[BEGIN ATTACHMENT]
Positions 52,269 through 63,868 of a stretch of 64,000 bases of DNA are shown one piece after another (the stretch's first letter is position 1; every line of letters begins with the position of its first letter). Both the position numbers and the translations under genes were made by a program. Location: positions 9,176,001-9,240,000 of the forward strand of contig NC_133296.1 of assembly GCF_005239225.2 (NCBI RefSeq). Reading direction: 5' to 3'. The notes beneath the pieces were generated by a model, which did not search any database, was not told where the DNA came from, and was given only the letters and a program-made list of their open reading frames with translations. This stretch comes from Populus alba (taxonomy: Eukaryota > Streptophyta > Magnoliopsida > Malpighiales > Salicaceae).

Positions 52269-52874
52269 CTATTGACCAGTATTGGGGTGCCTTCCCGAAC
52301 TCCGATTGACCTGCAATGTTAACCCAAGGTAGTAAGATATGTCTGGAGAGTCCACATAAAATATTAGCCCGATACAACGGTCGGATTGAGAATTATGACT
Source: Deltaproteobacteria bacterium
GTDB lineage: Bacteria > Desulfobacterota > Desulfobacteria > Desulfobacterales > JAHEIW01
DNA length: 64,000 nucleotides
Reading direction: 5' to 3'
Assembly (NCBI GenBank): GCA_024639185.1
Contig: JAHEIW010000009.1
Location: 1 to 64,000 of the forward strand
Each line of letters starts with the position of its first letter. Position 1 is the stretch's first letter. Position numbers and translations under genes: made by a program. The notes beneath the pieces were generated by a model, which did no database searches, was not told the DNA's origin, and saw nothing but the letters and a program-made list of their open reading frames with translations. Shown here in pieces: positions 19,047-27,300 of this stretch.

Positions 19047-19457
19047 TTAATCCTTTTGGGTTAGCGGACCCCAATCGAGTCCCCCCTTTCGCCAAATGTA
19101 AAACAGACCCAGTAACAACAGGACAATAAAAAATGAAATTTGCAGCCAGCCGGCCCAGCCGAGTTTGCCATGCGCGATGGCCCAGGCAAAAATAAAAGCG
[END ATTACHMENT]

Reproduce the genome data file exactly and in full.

Positions 52,269 through 63,868 of a stretch of 64,000 bases of DNA are shown one piece after another (the stretch's first letter is position 1; every line of letters begins with the position of its first letter). Both the position numbers and the translations under genes were made by a program. Location: positions 9,176,001-9,240,000 of the forward strand of contig NC_133296.1 of assembly GCF_005239225.2 (NCBI RefSeq). Reading direction: 5' to 3'. The notes beneath the pieces were generated by a model, which did not search any database, was not told where the DNA came from, and was given only the letters and a program-made list of their open reading frames with translations. This stretch comes from Populus alba (taxonomy: Eukaryota > Streptophyta > Magnoliopsida > Malpighiales > Salicaceae).

Positions 52269-52874
52269 CTATTGACCAGTATTGGGGTGCCTTCCCGAAC
52301 TCCGATTGACCTGCAATGTTAACCCAAGGTAGTAAGATATGTCTGGAGAGTCCACATAAAATATTAGCCCGATACAACGGTCGGATTGAGAATTATGACT
Source: Deltaproteobacteria bacterium
GTDB lineage: Bacteria > Desulfobacterota > Desulfobacteria > Desulfobacterales > JAHEIW01
DNA length: 64,000 nucleotides
Reading direction: 5' to 3'
Assembly (NCBI GenBank): GCA_024639185.1
Contig: JAHEIW010000009.1
Location: 1 to 64,000 of the forward strand
Each line of letters starts with the position of its first letter. Position 1 is the stretch's first letter. Position numbers and translations under genes: made by a program. The notes beneath the pieces were generated by a model, which did no database searches, was not told the DNA's origin, and saw nothing but the letters and a program-made list of their open reading frames with translations. Shown here in pieces: positions 19,047-27,300 of this stretch.

Positions 19047-19457
19047 TTAATCCTTTTGGGTTAGCGGACCCCAATCGAGTCCCCCCTTTCGCCAAATGTA
19101 AAACAGACCCAGTAACAACAGGACAATAAAAAATGAAATTTGCAGCCAGCCGGCCCAGCCGAGTTTGCCATGCGCGATGGCCCAGGCAAAAATAAAAGCG